Massive crude oil production growth from the Permian Basin isn’t likely to let up before the end of 2019, and pipeline constraints could emerge even with a plethora of projects underway.
Analysts Justin Jenkins and Darren Horowitz of Raymond James & Associates Inc. on Monday broke down the surge from the basin, where production continues to increase at a fierce pace.
Consensus estimates for how much output is expected are difficult to pin down, but Wall Street forecasts appear to agree on one thing: there are no signs that producers are backing off, said the Raymond James duo.
“Consequently, midstream project announcements in the Permian were all the rage later on in 2017, leading to a healthy slate of new takeaway projects out of the basin...Even if all these projects are completed on schedule (a massive ‘if’ in our view), we are still worried that temporary Permian oil pipeline bottlenecks may develop before the end of 2018 and into the first half of 2019.”
If there are any big delays in project completions, or even faster-than-expected production growth, “this bottleneck could extend and have a significantly more meaningful impact on crude differentials.”
The Raymond James team is not forecasting major sustained bottlenecks slowing the Permian crude train, but analysts "see a temporary period of somewhat wider Permian differentials to 'clear the market'" and further incentivize more commitments to pipeline projects.
West Texas Intermediate (WTI) prices have been above $60/bbl for most of this year to date, and a consensus Permian production outlook for the Permian has ratcheted higher.
Even when crude prices cratered in late 2014 the Permian remained resilient, and with prices showing some strength into year’s end, the outlook is seeing “meaningful (and needed) growth,” said analysts.
The Raymond James exploration and production model suggests oil production in the Permian increased by more than 600,000 b/d to end 2017 at an estimated 2.7 million b/d. It now is forecast to end 2018 at 3.5 million b/d.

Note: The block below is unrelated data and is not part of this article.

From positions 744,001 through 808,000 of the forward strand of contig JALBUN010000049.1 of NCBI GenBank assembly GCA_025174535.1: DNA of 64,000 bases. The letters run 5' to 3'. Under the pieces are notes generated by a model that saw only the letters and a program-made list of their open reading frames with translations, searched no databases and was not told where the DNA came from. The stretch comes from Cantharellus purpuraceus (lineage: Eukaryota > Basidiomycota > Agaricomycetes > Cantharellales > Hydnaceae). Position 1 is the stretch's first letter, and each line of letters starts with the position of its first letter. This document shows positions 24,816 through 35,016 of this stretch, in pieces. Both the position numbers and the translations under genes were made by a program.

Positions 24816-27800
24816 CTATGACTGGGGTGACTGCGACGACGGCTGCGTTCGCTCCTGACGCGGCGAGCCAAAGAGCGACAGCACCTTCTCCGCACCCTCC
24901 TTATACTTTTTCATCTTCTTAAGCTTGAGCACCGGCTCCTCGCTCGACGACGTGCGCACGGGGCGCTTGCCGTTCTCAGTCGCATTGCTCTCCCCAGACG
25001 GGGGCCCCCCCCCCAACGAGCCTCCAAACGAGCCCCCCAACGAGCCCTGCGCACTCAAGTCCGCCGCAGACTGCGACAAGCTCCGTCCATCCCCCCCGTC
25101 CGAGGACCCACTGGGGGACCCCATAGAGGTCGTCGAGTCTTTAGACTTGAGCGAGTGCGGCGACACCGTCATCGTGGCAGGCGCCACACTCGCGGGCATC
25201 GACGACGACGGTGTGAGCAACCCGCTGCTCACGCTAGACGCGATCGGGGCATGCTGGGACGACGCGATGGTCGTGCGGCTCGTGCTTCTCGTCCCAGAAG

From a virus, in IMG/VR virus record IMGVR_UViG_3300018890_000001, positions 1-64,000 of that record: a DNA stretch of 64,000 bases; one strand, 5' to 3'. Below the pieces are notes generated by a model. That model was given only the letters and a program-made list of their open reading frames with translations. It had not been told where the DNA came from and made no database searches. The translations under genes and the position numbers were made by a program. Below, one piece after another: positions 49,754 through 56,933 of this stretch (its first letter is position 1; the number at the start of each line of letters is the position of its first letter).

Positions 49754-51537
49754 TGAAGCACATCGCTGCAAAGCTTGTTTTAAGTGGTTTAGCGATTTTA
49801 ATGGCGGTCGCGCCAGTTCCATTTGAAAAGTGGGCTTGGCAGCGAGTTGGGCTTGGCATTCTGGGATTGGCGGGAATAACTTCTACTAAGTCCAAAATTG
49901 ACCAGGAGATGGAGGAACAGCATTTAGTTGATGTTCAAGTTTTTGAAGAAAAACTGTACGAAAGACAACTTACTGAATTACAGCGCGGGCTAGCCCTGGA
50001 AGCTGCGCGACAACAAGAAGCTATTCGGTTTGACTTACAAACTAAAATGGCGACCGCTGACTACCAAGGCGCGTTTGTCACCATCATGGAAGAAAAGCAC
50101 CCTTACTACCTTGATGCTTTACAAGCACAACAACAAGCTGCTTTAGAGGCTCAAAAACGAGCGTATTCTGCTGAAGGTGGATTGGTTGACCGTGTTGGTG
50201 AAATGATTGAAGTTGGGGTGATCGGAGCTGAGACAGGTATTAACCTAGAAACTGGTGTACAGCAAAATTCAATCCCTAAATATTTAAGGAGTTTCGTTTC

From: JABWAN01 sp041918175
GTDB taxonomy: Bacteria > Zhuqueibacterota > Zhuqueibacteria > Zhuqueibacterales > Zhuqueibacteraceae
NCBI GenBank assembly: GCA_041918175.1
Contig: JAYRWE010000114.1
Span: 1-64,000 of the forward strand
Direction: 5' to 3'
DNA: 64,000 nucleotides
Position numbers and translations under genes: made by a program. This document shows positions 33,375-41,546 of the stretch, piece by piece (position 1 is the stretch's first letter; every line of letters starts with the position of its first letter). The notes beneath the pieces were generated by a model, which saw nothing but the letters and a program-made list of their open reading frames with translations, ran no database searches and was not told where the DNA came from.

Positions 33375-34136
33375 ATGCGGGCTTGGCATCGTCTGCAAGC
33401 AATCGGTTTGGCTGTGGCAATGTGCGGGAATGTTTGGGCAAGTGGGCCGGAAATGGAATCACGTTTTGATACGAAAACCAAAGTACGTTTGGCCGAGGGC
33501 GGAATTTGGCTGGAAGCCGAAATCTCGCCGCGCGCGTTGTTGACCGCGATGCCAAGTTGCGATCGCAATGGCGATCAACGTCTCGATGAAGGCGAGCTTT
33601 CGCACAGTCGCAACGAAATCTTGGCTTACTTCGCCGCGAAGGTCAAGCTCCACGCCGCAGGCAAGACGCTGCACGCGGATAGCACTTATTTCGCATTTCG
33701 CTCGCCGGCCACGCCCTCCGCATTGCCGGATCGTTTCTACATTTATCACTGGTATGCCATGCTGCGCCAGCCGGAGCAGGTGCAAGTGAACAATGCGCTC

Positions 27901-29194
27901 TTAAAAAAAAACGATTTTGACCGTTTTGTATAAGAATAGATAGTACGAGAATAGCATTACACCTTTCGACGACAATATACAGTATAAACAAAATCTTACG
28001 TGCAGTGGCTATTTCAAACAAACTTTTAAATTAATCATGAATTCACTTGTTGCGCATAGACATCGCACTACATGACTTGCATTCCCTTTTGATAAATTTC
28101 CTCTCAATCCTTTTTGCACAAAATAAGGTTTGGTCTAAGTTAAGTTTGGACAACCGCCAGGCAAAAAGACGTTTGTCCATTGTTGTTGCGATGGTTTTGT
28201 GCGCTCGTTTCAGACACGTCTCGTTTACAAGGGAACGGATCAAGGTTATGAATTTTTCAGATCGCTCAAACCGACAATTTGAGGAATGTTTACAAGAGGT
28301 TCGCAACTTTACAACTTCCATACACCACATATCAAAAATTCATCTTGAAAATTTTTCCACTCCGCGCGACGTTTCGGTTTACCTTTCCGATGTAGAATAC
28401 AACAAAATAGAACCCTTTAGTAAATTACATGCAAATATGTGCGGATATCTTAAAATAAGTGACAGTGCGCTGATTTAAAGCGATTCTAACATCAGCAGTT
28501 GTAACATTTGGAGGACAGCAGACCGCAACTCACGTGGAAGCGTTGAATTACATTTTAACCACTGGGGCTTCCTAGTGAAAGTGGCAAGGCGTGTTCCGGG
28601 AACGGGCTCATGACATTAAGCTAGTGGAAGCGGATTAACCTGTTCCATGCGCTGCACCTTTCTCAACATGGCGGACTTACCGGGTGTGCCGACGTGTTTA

The Permian growth rate is forecast to accelerate again in 2019, boosted by a higher oil price forecast, exiting next year at 4.4 million b/d.
Assuming the Raymond James forecast is correct, the question centers on whether production growth is going to line up with takeaway capacity.
“We estimate that the Permian currently has a bit over 3 million b/d of combined existing takeaway capacity and local refining demand, which is tight (nearly 80-85% utilization) but still sufficient to absorb current production rate of 2.8-2.9 million b/d,” said Jenkins and Horowitz.
“This total takeaway consists of 2.9 million b/d of existing pipeline takeaway capacity and 475,000 b/d of ‘local’ refining demand that mainly sources Permian barrels.” The takeaway estimate excludes several feeder pipelines that directly service local refineries.
A few takeaway expansion projects set to begin service this year, likely arriving in time to avoid major curtailments, “but timing versus volumes does look tight at points,” said analysts.
Late this year and early 2019 “are likely to be very interesting periods to watch. Indeed, if production grows slightly faster than we expect or if takeaway additions come online at a slower rate than we forecast, we think the Permian could see major blowouts in terms of price realizations versus major benchmarks.”
For now, however, the analyst team expects differentials to widen only “modestly” versus broader benchmarks for WTI-Cushing or Brent.
Things could get tricky, though, said Jenkins and Horowitz.
“Permian differentials can, in large part, be thought of the balance between regional production and takeaway capacity (plus in basin demand), but when you consider that takeaway pipelines have two destinations -- Cushing and the Gulf Coast -- and those two destinations are interconnected with their own set of unique dynamics, the ‘problem’ becomes way more convoluted to solve.”